Step 1: Colored Stripes
Resistor values are marked using colored bands, according to a code developed in the 1920s, when it was too difficult to write numbers on such tiny objects.
Each of the 4 or 5 colored bands corresponds to a number, like you see in the table.
In the 4-band type, the first two bands indicate the first two digits of the value while the third one indicates the number of zeroes that follow (technically it represents a power of ten). The last band specifies the tolerance: in the example below, gold indicates that the resistor value can be 10 k-ohm plus or minus 5%.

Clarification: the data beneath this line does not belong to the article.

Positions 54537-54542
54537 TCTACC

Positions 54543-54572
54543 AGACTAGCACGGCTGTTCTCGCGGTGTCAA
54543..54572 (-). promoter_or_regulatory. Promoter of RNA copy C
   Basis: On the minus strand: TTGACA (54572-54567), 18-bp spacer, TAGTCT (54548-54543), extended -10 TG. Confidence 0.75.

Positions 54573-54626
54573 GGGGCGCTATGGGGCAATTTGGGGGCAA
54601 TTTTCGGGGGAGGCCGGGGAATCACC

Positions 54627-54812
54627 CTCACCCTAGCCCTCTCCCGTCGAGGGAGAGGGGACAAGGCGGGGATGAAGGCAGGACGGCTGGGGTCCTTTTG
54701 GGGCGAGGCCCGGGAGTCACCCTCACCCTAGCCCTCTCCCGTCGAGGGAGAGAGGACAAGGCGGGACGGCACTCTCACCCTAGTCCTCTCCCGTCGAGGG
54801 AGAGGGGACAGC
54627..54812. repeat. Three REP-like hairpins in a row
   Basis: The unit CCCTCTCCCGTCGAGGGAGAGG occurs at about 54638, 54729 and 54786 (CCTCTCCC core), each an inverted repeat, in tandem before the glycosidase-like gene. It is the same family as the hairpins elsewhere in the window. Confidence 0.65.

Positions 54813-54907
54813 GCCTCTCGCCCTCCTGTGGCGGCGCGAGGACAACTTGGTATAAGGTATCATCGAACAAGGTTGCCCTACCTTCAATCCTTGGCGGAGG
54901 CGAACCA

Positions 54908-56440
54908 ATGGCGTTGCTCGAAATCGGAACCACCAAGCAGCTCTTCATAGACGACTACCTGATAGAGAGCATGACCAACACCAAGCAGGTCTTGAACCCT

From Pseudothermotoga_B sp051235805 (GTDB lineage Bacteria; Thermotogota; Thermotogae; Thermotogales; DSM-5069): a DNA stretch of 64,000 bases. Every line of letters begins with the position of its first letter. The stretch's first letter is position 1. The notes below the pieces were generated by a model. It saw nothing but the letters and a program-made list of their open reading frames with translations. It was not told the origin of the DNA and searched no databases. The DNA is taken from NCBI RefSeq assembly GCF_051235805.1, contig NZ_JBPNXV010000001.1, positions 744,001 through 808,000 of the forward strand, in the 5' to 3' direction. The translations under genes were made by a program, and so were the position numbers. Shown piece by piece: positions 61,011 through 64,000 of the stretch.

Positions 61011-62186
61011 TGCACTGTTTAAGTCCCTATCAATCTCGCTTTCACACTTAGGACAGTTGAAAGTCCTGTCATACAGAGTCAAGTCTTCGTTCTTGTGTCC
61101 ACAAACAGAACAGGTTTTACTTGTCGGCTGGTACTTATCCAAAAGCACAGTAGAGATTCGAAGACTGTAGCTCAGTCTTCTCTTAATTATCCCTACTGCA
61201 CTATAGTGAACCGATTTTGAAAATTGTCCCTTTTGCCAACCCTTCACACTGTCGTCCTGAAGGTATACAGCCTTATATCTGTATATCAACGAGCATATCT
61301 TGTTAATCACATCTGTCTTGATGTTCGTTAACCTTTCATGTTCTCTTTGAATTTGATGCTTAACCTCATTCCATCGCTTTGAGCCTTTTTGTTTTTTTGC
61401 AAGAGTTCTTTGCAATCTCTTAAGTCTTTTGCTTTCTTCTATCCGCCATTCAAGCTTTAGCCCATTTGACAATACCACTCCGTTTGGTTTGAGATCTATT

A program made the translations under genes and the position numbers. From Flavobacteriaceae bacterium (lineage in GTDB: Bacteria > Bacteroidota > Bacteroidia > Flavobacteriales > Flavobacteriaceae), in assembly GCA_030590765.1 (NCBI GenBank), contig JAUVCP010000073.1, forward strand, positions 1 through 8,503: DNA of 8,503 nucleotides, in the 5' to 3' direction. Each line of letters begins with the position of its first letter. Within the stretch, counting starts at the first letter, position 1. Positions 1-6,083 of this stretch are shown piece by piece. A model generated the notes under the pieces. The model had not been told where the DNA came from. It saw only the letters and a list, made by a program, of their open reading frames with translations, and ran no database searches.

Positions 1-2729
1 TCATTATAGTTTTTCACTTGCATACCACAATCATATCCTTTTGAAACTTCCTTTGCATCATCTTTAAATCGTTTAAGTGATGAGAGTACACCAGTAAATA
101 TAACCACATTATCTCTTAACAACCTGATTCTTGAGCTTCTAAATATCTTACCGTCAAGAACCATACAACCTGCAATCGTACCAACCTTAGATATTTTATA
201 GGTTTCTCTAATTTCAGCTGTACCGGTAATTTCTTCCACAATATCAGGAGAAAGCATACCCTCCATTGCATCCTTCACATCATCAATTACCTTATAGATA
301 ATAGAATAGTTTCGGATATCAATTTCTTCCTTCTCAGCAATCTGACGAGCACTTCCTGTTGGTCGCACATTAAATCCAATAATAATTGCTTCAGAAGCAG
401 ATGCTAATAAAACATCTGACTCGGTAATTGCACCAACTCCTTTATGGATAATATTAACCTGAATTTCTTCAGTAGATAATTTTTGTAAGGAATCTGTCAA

Study the resistor color code diagram. Look at the 10 k-ohm resistor on the breadboard - do the stripes match up with this code?
Continue to the next step.
Step 2: Resistors in Your Kit
Sort through the resistors in your Arduino kit - they have the values listed below. In the simulator, you have access to many more values in between!
Continue to the next lesson to learn how to make your Arduino kit look like a spaceship dashboard.
Next Lesson:Spaceship Template